Richard Neuhaus told the story (in 1991, I remember it clearly) of going to Kansas to give a lecture. He was met at the Kansas City, Missouri airport and whisked out beyond Topeka across the eventually barren plains that frame the shoulders of Interstate 70. All the plains beyond Topeka eventually become barren.
His driver, a very nice Kansas lady (there is hardly any other sort), told him many lovely things about her state, adding adamantly, “I just couldn’t live anywhere but Kansas.” “But there’s nothing out here,” I think he told her. “Of course,” she clarified, “when I say ‘Kansas,’ I mean eastern Kansas.” Another moment passed followed by another clarification. “And when I say ‘eastern Kansas,’ of course I really mean Johnson County.”
His fellow New Yorkers in the room thought this terribly funny. But I knew exactly what the woman was telling him. That story featured my Kansas. I was raised in Johnson County.
Renner Road in Johnson County? It was called Renner Road because it ended at the Renner farm where my grandmother, Hattie, was raised. Same deal with Widmer Road, by the way. That road passed Cora and Will Widmer’s farm, my aunt and uncle, sister and brother-in-law to Hattie. The Saltzman side of things never had their road, but no matter, it was my place.
There is hearty chauvinism Kansans can never shed, and it only gets worse when you happen across a Johnson County Kansan. Part of that, I think, is because we live so close to Missouri, with only a road between us. We looked good by comparison, nudged up so near Kansas City and its legacy of Prohibition booze and the Pendergast machine (that got rich making the booze) that vaulted Harry Truman into politics. Plus, we grew up with vivid stories of the Missouri-Kansas Border War from a century earlier.
Bleeding Kansas involved Johnson and neighboring counties and to this day that experience shapes some of the area’s attitudes. The Civil War history I first learned growing up in Kansas, before I ever heard of Gettysburg, was of Confederate guerrillas led by William Quantrill burning Lawrence in 1863, a raid launched from Missouri. We called him a thug. In Missouri he is “Captain” Quantrill. (Um, never mind Quantrill’s Raid was in reprisal for a Kansas raid on Osceloa, Missouri.) When I was a teenager, crossing the state line into Kansas City felt as perilous as passing though Check Point Charlie into a Cold War East Berlin.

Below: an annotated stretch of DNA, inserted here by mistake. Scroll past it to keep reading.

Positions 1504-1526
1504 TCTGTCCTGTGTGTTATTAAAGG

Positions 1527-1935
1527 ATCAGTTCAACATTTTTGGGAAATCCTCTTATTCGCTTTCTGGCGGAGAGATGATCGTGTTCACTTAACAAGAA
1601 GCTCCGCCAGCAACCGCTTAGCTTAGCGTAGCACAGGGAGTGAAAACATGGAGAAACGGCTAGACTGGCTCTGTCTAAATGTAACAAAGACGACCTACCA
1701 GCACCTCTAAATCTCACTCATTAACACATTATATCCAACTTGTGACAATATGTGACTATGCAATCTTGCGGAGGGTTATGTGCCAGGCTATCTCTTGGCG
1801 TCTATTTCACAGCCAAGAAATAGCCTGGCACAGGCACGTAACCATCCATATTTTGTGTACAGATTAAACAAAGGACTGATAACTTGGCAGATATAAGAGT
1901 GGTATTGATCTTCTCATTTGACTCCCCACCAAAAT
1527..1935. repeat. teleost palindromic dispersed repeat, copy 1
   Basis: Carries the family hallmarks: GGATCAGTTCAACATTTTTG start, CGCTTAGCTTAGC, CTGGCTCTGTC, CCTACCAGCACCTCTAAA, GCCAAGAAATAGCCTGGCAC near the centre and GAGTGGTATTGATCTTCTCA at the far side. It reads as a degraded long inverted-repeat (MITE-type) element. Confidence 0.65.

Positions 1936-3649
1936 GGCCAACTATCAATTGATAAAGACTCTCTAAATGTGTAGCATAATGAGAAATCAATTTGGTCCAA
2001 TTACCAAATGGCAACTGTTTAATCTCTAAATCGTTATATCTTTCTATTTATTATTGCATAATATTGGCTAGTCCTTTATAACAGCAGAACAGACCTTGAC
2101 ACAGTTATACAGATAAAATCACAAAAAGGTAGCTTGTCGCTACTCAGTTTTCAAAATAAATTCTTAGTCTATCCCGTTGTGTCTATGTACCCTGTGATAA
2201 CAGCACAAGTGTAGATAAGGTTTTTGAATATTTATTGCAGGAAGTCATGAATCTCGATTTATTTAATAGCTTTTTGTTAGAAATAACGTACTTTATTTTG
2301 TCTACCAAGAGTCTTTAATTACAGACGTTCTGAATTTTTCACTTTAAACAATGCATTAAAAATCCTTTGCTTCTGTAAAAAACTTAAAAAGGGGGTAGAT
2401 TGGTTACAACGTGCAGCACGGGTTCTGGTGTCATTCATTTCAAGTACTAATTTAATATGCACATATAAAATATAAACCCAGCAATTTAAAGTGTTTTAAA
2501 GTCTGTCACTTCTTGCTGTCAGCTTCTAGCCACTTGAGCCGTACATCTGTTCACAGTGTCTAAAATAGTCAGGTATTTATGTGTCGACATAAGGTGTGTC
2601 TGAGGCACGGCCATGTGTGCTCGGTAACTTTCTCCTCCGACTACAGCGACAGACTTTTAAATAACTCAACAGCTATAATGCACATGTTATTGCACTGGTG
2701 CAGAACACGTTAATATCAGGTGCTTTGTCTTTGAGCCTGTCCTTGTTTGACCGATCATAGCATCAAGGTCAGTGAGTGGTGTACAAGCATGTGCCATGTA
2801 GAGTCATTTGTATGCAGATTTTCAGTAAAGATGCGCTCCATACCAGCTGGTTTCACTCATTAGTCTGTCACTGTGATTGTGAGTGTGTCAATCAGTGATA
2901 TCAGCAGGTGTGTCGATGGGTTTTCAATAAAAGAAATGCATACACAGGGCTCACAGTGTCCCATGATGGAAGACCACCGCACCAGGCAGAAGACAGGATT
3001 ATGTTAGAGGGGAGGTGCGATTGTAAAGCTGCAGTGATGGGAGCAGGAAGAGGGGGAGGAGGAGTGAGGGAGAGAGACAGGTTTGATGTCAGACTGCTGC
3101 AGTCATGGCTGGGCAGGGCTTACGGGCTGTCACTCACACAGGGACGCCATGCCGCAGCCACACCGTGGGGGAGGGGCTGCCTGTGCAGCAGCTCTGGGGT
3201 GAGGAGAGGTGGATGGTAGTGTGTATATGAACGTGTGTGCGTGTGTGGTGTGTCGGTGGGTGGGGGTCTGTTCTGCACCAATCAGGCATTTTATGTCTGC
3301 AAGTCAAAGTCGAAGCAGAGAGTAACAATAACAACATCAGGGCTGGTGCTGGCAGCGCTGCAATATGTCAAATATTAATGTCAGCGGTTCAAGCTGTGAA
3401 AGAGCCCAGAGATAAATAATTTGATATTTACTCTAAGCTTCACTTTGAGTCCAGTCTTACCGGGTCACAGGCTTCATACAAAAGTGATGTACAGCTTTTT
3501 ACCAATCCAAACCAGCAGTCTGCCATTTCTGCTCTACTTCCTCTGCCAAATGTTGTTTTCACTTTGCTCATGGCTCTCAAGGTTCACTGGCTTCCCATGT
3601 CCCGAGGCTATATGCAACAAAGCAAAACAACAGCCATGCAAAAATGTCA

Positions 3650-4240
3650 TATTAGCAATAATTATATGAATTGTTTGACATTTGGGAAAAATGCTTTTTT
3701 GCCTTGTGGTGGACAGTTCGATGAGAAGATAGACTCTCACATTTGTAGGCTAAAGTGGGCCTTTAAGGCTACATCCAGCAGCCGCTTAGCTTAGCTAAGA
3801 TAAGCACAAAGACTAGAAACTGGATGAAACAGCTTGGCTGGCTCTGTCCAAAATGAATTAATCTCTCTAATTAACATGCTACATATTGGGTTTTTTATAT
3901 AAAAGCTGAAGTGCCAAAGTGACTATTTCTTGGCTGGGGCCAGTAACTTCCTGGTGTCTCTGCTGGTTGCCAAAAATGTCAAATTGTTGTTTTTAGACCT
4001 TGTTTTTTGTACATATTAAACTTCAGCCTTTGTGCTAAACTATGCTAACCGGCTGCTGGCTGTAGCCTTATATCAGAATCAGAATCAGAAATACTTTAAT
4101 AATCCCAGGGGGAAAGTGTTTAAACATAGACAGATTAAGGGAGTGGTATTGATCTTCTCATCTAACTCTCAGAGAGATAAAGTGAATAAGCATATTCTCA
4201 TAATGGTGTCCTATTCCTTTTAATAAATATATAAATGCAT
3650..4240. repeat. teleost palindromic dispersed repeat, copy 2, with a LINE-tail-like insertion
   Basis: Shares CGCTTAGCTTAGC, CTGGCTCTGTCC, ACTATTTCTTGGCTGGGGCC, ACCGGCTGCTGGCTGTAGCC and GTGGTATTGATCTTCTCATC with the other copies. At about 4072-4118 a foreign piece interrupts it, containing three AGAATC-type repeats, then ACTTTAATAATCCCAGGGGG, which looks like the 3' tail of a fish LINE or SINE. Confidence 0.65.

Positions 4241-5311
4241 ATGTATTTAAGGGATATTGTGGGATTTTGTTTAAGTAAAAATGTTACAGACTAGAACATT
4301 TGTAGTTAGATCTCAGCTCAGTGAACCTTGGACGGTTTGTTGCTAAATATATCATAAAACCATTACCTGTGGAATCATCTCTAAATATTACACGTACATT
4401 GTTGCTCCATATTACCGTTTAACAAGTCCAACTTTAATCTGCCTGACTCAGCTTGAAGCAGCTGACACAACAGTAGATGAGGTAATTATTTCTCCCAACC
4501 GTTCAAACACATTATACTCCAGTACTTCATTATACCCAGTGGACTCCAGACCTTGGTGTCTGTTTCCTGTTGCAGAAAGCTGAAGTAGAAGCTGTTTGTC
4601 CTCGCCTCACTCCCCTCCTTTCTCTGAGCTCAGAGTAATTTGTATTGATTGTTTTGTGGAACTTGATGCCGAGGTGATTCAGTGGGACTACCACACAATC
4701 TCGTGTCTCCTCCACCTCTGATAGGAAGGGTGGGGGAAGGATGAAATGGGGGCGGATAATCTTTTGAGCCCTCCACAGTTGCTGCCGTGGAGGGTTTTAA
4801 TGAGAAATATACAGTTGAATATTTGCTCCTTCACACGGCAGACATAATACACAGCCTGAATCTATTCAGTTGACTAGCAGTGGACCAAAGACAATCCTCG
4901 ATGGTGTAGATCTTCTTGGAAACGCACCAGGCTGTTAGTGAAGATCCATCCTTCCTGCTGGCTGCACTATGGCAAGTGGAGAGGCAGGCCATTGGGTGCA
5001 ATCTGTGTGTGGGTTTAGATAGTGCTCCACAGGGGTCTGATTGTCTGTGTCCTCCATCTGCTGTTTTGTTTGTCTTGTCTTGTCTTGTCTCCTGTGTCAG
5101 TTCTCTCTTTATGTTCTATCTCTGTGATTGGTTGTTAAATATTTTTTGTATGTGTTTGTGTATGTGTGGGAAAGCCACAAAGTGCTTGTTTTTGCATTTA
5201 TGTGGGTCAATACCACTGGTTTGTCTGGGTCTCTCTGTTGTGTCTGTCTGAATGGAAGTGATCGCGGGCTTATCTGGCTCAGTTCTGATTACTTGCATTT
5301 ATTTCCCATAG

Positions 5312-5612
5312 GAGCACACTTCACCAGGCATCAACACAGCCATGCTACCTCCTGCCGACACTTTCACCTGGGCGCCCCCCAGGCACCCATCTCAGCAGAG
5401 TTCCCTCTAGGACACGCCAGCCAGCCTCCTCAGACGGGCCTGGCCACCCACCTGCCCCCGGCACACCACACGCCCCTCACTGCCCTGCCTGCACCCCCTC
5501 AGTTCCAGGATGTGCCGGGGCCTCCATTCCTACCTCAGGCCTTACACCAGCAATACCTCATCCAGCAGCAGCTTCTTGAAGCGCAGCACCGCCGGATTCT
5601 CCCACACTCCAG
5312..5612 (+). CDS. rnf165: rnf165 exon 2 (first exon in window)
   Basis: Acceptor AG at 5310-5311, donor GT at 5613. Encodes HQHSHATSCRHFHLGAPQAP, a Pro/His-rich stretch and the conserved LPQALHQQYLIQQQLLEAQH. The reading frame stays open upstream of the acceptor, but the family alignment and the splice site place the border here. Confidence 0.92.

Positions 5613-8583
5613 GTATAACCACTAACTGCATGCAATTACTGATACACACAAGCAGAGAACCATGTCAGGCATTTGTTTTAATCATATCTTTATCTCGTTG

Maybe you noticed me saying “us” earlier. Old habit. I live in Missouri now, Kansas City, exactly. Except for the years growing up in Kansas I’ve never lived in any place longer. I miss Kansas yet, well, the idea of Kansas. I’ll concede there are parts where nothing is there, not that “nothing” doesn’t exude a distinct charm for the folks living there.
Last month I had reason to remember Neuhaus’ story once more. I was to deliver a speech in Edmond, Oklahoma. Driving from Kansas City, turning south at Topeka and traveling through Wichita down below Guthrie to Edmond, the phrase “The Big Empty” kept rambling through my mind.
The term described a lot of what I saw between Topeka and Wichita. The Kansas Turnpike stretches through part of the Flint Hills, some of the last tallgrass prairie in the United States, spread over steep rolling hills and sharply sloped valleys. The prevailing color was brown, everything all dried up from summer’s drought. The most remarkable thing I noticed along the way was one lone great blue heron standing forlornly in the center of an exhausted pond. A tourist brochure describes the Flint Hills: “Empty? Not if you look closely.” There it is. You must look closely.
There are a couple books and a movie, a band and maybe a song with The Big Empty for a title, but only one of them tells the history and contemplates the future of what demographers, looking at the Great Plains, would otherwise call “a core base statistical area.” It’s largely about aging populations and small rural towns declining. Greeley County, bordering Colorado, with seven hundred seventy-eight square miles has perhaps two persons per square mile, a population of twelve hundred-something. Wallace County, also next to Colorado, has fourteen hundred people and two hundred more square miles. There will someday be counties that can no longer be counted as counties, unless they merge with others.
Many little towns, like Zarah where my father was born, are gone or disappearing. Of three hundred seventy-six counties counted as the Great Plains proper, two hundred sixty-one have fewer than ten thousand people. Only thirty-four of them have populations of more than fifty thousand. The Great Plains has eighteen percent of America’s landmass in the lower forty-eight states and only three percent of its population. When the lady told Neuhaus she’d live only in eastern Kansas, Johnson County, she meant a place with lots of people. With a state population of 2.8 million, twenty percent of all Kansans now live in Johnson County.
The Renner and Widmer farms I knew as a child are gone. They gave way to business development and houses and schools, and lots of other good things, no doubt. But the small communities in The Big Empty, they will just be gone, I fear, with little better to replace them.
Russell E. Saltzman is dean of the Great Plains Mission District of the North American Lutheran Church, an online homilist for the Christian Leadership Center at the University of Mary, and author of The Pastor’s Page and Other Small Essays. His previous On the Square articles can be found here.